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Silas Marner consists of Part One and Part Two between which sixteen years have passed.

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Section I - Plot Analysis: Silas Marner consists of Part One and Part Two between which sixteen years have passed. Part One introduces Silas Marner as a lonely weaver. Briefly, the novel flashes back to fifteen years earlier when he was falsely accused of theft and forced to emigrate from his industrialized town to a village in the countryside. The story picks up Silas Marner sixteen years later and the reader is treated to his hardships over the next fifteen years and eventual good fortune. The purpose of the author is to show that a poor person, who has been so badly treated by his fellow man that he has lost faith in God, is capable of overcoming his despair, and leading a virtuous life. George Eliot, whose real name was Mary Ann Evans, begins by depicting Silas Marner and his unfortunate situation. Set in the pastoral English countryside village of Raveloe, at the turn of the nineteenth century, when the industrial revolution was in progress, Silas Marner is a pallid man, of thirty nine years of age, who is disillusioned and has placed his trust in his money more then in man. Nevertheless, he still attempts to be social. He is seen by the villagers as especially strange because of the cataleptic fits he occasionally suffers, and his physical contortions required when weaving. This results in a conflict between Silas and the community who rejects him as a misfit even though these superstitious country people attributed supernatural qualities to him. Although there are similar examples of fantasy dispersed throughout the novel, the tone is realistic. The mood in the exposition is one of desperation which, after the inciting force, swings to one of hope and eventually joy. There is a parallel plot, introduced in the third chapter, involving a wealthy family by the name of Cass. The villagers regarded Squire Cass and his two sons as nobility although in truth, they were much poorer then was known. ...read more.


In contrast to Marner's solitude, family surrounded Godfrey. While Silas endured his exclusion from society, Godfrey was impatient and a moral coward. His regret with respect to his secret marriage led him to reject his fatherly responsibilities for Eppie. He was a static character whose motivation for action was dependant on the likely response of his wife both before and after their marriage. He also symbolized the author's view of the shallow moral characteristics of the upper class. "The greatest man in the village of Raveloe was Squire Cass". He was a gentleman of the highest social standing. Eliot depicts in him her view of some of the worst characteristics of this class of society. He had little involvement in the lives of his sons and was rough on them. He ridiculed the villagers, did no work and took comfort in the material pleasures of life. This static character was also depicted as illustrative of his class. Dunstan was the villain of the novel, whose sinful ideas would become realities. Throughout Part One, he succeeded in persuading his brother, Godfrey, to bend to his will. He disbursed the money Godfrey lent him, then caused the death of his brother's horse, and stole Silas's gold. Dunstan was selfish, and oblivious to any moral standards. As with the Squire and his brother, Eliot portrayed him as the product of the upper class. He was dim-witted, and believed in his own luck at other's misfortune. For example, he did not plan robbing Silas, the circumstances just happened to permit it. Nancy Lammeter was also a static character in the novel. She was the recipient of Godfrey's love and affection. Although she remained mysterious throughout the first seven chapters, we learnt of her from the perspective of other characters. She was presented to the reader as a youthful, principled, sensitive girl with a country dialect. In the narrator's view, she was more suitable for Godfrey then his secret wife. ...read more.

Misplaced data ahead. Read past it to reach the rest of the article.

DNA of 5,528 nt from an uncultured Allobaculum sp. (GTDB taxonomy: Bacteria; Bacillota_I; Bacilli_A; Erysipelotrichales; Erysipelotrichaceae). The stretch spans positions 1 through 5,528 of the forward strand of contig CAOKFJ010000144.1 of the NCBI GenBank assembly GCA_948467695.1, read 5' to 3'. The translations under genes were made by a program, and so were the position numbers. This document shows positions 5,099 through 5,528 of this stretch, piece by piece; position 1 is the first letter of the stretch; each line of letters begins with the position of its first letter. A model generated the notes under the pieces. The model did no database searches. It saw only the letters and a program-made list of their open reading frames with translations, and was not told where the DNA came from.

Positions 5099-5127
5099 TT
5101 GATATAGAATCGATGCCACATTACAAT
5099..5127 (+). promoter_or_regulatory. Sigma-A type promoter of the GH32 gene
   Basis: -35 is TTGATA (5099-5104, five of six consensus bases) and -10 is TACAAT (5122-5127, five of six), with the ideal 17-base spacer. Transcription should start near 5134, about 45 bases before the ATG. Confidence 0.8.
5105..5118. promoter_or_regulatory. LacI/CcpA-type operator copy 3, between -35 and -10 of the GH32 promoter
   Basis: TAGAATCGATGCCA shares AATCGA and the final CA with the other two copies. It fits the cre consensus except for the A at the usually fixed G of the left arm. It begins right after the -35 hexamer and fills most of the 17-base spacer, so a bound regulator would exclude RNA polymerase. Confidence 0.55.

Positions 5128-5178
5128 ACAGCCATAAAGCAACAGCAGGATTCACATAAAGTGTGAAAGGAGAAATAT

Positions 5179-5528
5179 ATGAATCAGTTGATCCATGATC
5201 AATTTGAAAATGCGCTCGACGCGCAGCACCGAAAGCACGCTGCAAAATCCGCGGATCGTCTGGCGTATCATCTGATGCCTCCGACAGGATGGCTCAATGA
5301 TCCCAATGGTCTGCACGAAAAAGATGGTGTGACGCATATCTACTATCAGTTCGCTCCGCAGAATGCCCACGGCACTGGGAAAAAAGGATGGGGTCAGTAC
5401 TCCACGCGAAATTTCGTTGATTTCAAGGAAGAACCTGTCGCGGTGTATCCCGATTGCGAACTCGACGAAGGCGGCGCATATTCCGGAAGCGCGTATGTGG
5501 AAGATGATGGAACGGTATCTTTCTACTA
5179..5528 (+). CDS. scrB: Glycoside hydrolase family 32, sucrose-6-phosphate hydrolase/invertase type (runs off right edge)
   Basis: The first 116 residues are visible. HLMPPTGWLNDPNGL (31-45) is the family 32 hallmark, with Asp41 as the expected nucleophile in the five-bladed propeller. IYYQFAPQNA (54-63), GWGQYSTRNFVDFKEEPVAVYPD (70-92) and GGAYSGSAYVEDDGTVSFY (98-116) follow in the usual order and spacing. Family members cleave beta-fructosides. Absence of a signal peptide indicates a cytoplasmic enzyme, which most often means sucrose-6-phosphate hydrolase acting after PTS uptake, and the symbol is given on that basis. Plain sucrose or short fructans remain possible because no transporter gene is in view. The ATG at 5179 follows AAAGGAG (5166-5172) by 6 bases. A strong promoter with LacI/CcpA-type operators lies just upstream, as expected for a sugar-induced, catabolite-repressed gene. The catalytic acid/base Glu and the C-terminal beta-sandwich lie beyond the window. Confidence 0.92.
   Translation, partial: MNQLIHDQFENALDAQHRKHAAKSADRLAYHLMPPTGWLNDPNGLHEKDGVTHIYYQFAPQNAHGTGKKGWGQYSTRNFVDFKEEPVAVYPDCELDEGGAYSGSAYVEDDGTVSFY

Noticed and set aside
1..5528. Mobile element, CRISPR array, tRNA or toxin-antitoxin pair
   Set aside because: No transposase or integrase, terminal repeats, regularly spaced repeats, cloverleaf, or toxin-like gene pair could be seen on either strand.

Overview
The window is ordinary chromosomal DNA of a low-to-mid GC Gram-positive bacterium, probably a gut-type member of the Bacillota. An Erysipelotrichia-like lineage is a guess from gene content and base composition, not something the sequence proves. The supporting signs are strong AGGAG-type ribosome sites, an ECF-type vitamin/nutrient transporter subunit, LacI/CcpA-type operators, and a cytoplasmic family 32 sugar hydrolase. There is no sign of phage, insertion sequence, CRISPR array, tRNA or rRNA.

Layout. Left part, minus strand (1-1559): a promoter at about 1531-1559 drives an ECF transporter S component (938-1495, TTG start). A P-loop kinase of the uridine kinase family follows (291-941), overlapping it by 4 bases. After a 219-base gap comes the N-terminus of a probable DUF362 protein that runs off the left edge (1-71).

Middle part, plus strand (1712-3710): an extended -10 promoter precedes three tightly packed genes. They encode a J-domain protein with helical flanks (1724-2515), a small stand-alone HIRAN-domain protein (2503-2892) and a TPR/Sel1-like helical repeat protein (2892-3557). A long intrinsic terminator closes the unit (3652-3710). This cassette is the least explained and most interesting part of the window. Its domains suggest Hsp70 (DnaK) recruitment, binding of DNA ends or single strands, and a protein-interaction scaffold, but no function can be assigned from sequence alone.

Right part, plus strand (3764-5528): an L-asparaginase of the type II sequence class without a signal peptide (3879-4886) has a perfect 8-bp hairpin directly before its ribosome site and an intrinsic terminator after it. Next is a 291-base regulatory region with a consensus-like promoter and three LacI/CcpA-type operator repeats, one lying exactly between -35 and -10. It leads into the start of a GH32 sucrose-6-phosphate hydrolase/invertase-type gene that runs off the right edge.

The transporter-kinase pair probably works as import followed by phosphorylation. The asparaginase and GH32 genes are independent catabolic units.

Silas' strong belief in the subsequent rewards and punishments for the deeds of man was severely shocked when he was condemned despite his innocence. This betrayal caused his loss of faith in God and man. Throughout the novel, his role could be seen as the puppet of an uncontrollable destiny. In this way, Eliot presented her perception of the overreaching influence of luck and faith on man. George Eliot used characters to comment extensively on religion. The religions of the town from which Silas emigrated and the religion of Raveloe were both Christianity. The dogmatic religious community that Silas left stood in sharp contrast with the humanity and good will that was prevalent in the rural community to which he migrated. The author also examined the distinction between the upper and lower classes in society. She showed her preference for the hard working lower class and attributed higher moral standards to them then to the upper class. For instance, Silas, a stranger to Eppie, insisted on raising her while her natural father, a member of the upper class, ignored her existence. In addition, the author employed a sympathetic tone to depict the lower class while approaching the upper class much more critically. The result was that the reader sympathized much more with the lower class. Section IV - Style George Eliot was able to communicate the feelings of the characters by utilizing the omniscient point of view. As a result, the dialogue was kept to a minimum. Eliot wrote with a direct and precise manner. Each word was chosen for its meaning to ensure that she fulfilled her purpose. When focusing on her characters, she employed lofty words for those of the upper class while using more simple words for those of the lower class. Her sentences were long, sprinkled with punctuation that allowed the reader to appreciate her meaning. When narrating the community's perception of Silas, she used casual, light hearted and colloquial. In contrast, when she narrates from the perspective of an upper class spectator, she became sarcastic and mocking. ...read more.